“We've often described 2021 as Cheniere's cash flow inflection point, and you can see progress on that early in the year in our first quarter financial results,” Fusco said during the earnings call discussion, according to a transcript of the call by Motley Fool.

“During the first quarter, we exported a quarterly record of 133 cargoes of LNG from our two facilities, with production incentivized by strong global LNG margins during the quarter,” he added.

During the 2017-2020 four-year period, the global LNG market added almost 120 million tons of capacity, an average of almost 30 million tons per year.

“In the subsequent four-year period that average is expected to drop to approximately 11 million tons a year, a significant slowdown in supply growth, which will be amplified by output declines from older legacy projects,” Fusco added.

LNG demand has expanded with the number of countries importing it doubling within the last decade. In addition, “hundreds of billions of dollars of natural gas oriented infrastructure (is) being built around the world today” to support future LNG demand increases, he said.

“We forecast that global LNG trade will approximately double, expanding by approximately 350 million tonnes per annum to over 700 million tonnes per annum by 2040, which would support additional, approximately 225 million tons per annum of incremental global supply,” Fusco added.

During a large part of 2020 many LNG customers chose to pay penalties and reject LNG cargoes. This occurred as energy demand dried out amid lockouts and Covid-19 restrictions.

Canada’s chemistry association disappointed after plastics included on environment act

The Chemistry Industry Association of Canada (CIAC) said on May 12 its members were disappointed with the Canadian federal government’s decision to list all plastic manufactured items on the “Schedule 1” of the Canadian Environmental Protection Act (CEPA).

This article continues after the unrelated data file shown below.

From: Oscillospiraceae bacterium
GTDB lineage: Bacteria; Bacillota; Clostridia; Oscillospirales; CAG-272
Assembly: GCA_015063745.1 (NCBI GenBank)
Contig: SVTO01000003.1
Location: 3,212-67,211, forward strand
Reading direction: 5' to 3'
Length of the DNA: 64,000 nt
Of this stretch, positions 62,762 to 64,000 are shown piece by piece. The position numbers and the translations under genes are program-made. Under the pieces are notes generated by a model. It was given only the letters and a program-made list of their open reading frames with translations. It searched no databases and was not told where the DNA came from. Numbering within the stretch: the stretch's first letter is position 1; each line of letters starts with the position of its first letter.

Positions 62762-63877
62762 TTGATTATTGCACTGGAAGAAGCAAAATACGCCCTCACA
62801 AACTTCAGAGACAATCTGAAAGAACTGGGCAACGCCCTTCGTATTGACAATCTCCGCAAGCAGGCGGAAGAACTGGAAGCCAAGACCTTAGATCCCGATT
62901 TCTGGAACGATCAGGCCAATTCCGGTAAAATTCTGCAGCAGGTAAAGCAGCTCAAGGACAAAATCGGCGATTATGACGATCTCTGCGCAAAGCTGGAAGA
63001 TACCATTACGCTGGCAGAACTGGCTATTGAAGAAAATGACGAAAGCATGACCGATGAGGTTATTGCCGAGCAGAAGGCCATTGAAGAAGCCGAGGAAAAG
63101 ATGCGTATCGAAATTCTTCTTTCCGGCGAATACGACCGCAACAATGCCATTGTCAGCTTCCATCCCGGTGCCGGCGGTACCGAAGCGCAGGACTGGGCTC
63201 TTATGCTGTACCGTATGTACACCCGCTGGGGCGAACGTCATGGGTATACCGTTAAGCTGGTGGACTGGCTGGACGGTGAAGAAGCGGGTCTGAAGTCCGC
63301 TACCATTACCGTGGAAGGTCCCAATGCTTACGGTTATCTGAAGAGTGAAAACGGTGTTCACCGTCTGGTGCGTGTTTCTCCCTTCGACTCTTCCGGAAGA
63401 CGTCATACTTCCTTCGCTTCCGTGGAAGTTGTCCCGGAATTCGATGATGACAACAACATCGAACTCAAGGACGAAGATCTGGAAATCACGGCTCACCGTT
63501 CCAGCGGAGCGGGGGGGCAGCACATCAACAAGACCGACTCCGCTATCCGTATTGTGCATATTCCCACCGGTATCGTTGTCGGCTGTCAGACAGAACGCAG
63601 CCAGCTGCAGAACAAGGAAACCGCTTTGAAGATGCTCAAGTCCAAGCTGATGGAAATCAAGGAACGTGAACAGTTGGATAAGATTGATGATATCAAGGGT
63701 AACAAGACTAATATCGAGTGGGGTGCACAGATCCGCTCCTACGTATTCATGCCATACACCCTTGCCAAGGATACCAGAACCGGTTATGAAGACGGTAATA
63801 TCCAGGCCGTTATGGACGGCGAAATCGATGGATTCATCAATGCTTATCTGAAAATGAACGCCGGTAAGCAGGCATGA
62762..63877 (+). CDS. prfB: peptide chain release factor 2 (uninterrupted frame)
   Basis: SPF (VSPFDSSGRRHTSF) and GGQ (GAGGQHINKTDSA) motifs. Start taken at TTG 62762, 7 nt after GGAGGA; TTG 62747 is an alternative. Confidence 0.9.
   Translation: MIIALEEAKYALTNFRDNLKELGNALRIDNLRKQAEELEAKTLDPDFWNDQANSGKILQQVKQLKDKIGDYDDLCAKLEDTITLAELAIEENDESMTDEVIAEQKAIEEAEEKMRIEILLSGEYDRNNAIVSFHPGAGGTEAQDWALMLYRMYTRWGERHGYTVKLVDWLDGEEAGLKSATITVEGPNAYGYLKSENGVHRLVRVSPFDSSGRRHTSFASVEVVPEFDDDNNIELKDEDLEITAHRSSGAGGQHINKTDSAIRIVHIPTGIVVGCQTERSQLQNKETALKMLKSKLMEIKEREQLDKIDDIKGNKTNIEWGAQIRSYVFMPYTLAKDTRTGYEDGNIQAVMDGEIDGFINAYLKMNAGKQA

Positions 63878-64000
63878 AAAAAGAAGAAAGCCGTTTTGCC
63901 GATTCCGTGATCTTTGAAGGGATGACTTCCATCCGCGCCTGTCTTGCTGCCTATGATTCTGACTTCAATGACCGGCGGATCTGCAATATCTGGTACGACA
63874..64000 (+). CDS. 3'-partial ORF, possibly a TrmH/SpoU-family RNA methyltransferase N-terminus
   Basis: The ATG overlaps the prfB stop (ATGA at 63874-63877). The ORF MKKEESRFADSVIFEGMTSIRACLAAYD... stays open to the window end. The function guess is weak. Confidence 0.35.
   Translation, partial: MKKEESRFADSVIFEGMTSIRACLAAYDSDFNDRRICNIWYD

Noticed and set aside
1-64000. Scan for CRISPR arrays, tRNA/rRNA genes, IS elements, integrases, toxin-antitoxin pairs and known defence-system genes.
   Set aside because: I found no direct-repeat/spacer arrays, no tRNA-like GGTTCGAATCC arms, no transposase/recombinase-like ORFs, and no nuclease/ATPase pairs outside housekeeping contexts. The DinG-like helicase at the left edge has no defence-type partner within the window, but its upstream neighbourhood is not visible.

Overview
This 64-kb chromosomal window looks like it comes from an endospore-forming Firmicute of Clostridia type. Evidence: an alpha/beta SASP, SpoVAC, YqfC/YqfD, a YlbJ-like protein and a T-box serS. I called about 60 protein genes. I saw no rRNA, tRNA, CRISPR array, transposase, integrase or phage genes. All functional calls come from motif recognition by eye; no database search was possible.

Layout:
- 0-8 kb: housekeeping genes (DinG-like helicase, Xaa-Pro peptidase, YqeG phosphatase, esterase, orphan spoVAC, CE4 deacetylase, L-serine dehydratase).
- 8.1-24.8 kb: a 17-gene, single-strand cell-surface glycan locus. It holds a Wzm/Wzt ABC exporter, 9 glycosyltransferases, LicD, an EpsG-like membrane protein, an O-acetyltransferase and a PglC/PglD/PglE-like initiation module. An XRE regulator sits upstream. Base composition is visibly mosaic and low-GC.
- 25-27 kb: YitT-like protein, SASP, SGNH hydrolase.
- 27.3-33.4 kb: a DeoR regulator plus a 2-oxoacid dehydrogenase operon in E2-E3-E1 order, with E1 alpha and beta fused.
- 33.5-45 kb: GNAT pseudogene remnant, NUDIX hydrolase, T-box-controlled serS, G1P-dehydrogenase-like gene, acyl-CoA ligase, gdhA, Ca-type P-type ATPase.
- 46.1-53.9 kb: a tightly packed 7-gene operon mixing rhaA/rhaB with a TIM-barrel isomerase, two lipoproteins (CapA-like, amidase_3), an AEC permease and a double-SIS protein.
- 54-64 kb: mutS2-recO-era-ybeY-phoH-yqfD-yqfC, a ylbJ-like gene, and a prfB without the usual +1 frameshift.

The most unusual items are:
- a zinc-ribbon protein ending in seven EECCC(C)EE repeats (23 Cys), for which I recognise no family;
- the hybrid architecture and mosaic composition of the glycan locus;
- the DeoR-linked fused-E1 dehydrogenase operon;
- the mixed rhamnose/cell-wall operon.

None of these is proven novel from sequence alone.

“We remain concerned that today’s decision sends the wrong message to global chemistry investors, namely that Canada is ambivalent about the enormous investment prospects for the circular economy for plastics,” it said.

Canada’s plastics industry is “committed to solving the plastic waste problem and has set a goal to make 100% of plastic packaging recyclable or recoverable by 2030 and embracing advanced recycling technologies to make plastics packaging 100% recovered and recycled by 2040,” said Elena Mantagaris, vice president of the CIAC’s plastics divisions.

“CIAC is disappointed that safe inert plastic materials that play such important roles in Canadians lives are being labeled as toxic substances,” she said.

The association has long opposed any initiative to use the Canadian Environmental Protection Act (CEPA) to regulate the plastics industry because it does not consider it “an appropriate legislative instrument for managing post-consumer plastics.” 

The CEPA act, which first became law in 1988, has the purpose of preventing pollution and addressing potentially dangerous chemical substances.

U.S. trade officials warned the Canadian federal government in September in relation to the potential impact on U.S. petrochemical exports.

U.S. trade officials have said Canadian legislation changes that could lead to a ban of any U.S.-made product may undermine existing free-trade agreements.

By Reuters Events Downstream